Original German post WW2 made WW1 Mecklenburg Military Merit Cross First Class (Militärverdienstkreuz), IN VERY NICE CONDITION - POST WW2 MADE EXAMPLE / MAKER: ST&L (STEINHAUER UND LUECK) - GOOD EARLY EXAMPLE WITH SOLID HINGE BLOCK, PERFECTLY WORKING PIN DEVICE, HARD TO FIND - REALLY GOOD AND RARE PIECE
FEW FACTS ABOUT POST WW2 MADE IMPERIAL GERMAN & FOREIGN AWARDS:
After WW2 wear and display of former Nazi decorations were strictly prohibited in Germany. As Germany split apart into East and West Germany, each of these new countries issued directives concerning the status of former awards and decorations of Nazi Germany. Within East Germany, these awards were all abolished with a new era of German Communist decorations created to take their place. However, in West Germany, pre 1933 issued awards were fully accepted to wear & display, therefore these awards (including foreign awards) were continuously produced after the end of the war by major manufacturers, such as Steinhauer & Lück, Deumer or Souval. In 1957 the West German government authorised replacement Iron Crosses with an Oak Leaf Cluster in place of the swastika, similar to the Iron Crosses of 1813, 1870, and 1914, which could be worn by World War II Iron Cross recipients. The 1957 law also authorised de-Nazified versions of most other World War II–era decorations (except those specifically associated with Nazi Party organizations, such as SS Long Service medals, or with the expansion of the German Reich, such as the medals for the annexation of Austria, the Sudetenland, and the Memel region).
HISTORY OF THE AWARD:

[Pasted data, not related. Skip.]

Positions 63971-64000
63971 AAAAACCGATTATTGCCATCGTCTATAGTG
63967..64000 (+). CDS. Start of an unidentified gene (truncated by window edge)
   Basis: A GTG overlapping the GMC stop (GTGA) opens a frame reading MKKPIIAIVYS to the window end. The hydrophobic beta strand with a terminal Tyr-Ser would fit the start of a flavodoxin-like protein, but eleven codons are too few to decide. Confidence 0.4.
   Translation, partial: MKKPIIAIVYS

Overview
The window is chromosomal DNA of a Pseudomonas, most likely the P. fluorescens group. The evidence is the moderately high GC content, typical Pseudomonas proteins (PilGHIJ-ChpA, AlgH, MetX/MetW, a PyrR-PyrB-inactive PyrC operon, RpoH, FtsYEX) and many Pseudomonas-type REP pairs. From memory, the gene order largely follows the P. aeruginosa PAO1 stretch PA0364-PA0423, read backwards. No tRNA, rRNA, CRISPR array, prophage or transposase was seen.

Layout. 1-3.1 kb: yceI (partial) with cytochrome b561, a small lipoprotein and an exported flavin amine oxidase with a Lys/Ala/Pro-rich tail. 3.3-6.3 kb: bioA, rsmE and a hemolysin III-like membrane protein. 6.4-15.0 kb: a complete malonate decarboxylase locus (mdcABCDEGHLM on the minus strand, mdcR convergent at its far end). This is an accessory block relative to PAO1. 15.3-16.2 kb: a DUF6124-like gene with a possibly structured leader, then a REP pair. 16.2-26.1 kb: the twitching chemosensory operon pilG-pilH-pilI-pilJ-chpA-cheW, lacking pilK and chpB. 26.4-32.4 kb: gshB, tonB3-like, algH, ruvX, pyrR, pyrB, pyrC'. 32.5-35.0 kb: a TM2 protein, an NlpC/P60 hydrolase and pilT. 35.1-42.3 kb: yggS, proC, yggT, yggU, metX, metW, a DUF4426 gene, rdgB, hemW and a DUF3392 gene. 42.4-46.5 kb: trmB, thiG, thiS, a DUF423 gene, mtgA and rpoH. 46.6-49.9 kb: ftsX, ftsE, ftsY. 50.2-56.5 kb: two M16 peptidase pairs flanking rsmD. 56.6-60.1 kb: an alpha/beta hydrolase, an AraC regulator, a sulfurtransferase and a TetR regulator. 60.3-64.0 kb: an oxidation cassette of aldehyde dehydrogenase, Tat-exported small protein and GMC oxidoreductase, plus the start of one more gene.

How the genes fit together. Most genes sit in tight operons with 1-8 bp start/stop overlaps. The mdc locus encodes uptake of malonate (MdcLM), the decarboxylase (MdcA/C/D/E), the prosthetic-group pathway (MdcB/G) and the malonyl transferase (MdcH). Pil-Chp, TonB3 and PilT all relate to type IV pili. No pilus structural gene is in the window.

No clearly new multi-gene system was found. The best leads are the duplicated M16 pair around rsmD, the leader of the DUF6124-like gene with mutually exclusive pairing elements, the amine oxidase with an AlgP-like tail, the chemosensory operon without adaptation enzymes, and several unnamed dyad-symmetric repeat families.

Mecklenburg Military Merit Cross (Militärverdienstkreuz) was established by Friedrich Franz II, Grand Duke of Mecklenburg-Schwerin on August 5, 1848. Mecklenburg-Schwerin, a grand duchy located in northern Germany, was a member of the German Confederation and later the German Empire. In several respects, Mecklenburg-Schwerin's Military Merit Cross was patterned after the Prussian Iron Cross. Both came in two classes, a pinback 1st Class and a 2nd Class worn from a ribbon, both were awarded without regard to rank (most other orders and medals of both states were awarded in different classes based on the rank or status of the recipient), and both were awarded for specific campaigns, as indicated by a date on the bottom arm of the cross. However, there were more versions of the Mecklenburg cross than of the Prussian cross (which was only awarded by Prussia in the Napoleonic Wars, the Franco-Prussian War and World War I, and by Germany in World War II). The first versions were dated 1848 and 1849, and awarded for merit in the First War of Schleswig and in the suppression of the German Revolution of 1848-49 (some Mecklenburg troops were sent to Baden in 1849 while others remained in the fighting in Schleswig). In 1859, some Mecklenburg observers and Austrian officers were decorated for merit during the Second Italian War of Independence. The next version was dated 1864, and recognized merit in the Second War of Schleswig, also called the German-Danish War. Mecklenburg-Schwerin's participation on the side of Prussia and other north German states in the Austro-Prussian War led to the next version, dated 1866. An 1870 version was created for the Franco-Prussian War, where Mecklenburg troops fought as part of the 17. Division. In this war, a number of officers and soldiers received both the Iron Cross and the Mecklenburg-Schwerin Military Merit Cross. The next version was dated 1877. This was not awarded to Mecklenburgers (except for a few military observers), but to Russians and Romanians in the Russo-Turkish War (1877–1878). Certain German states, especially Mecklenburg-Schwerin, were sympathetic to the Russian and Romanian cause, and had dynastic connections to both states. Grand Duke Friedrich Franz II's grandmother was Grand Duchess Elena Pavlovna of Russia, his daughter was married to Tsar Alexander II of Russia's son, and his son and heir, Friedrich Franz III, would marry Grand Duchess Anastasia Mikhailovna of Russia in 1879. The Romanian royal family was a branch of the Hohenzollerns, the ruling house of Prussia and the newly created German Empire. A version dated 1900 was struck for Mecklenburgers who had distinguished themselves in the Boxer Rebellion of 1900-01. An undated version was then created, which was awarded for merit in various colonial conflicts of the first decade of the 20th century, including the Herero Wars (a series of brutal conflicts where some Germans displayed great bravery in fighting guerrillas from the Herero and other tribes, while other Germans perpetrated what has come to be seen as the genocide of the Herero people). Germany entered World War I in the first days of August 1914. On February 28, 1915, Friedrich Franz IV, Grand Duke of Mecklenburg-Schwerin, reauthorized the Military Merit Cross. The new version was dated 1914 and awards were made retroactively to the beginning of the war. Both classes of the Military Merit Cross continued to be awarded throughout the war, both to Mecklenburgers and to soldiers of other German states and German allies. Upon Friedrich Franz IV's abdication in November 14, 1918, the Military Merit Cross became obsolete. It continued to be permitted for wear by those who had received it through the Weimar era, the Third Reich and in West Germany (it is unclear whether East Germany permitted the wear of any Imperial German decorations). In all its versions, the Mecklenburg-Schwerin Military Merit Cross was a bronze gilt cross pattée ins design, similar to the Iron Cross but with slightly narrower arms. The obverse bore a crown on the upper arm, the initials of Friedrich Franz in the center, and the date (except for the colonial version) at the bottom of the lower arm. The reverse of the 2nd Class bore the legend "Für Auszeichnung im Kriege" ("For distinction in the war"). The reverse of the 1st Class, a pinback cross (Steckkreuz), was blank. The ribbon was light blue with narrow edge stripes of yellow and red (with the red stripes on the outside). For awards to non-combatants, the same cross was worn, but the ribbon was changed to red with light blue and yellow edge stripes.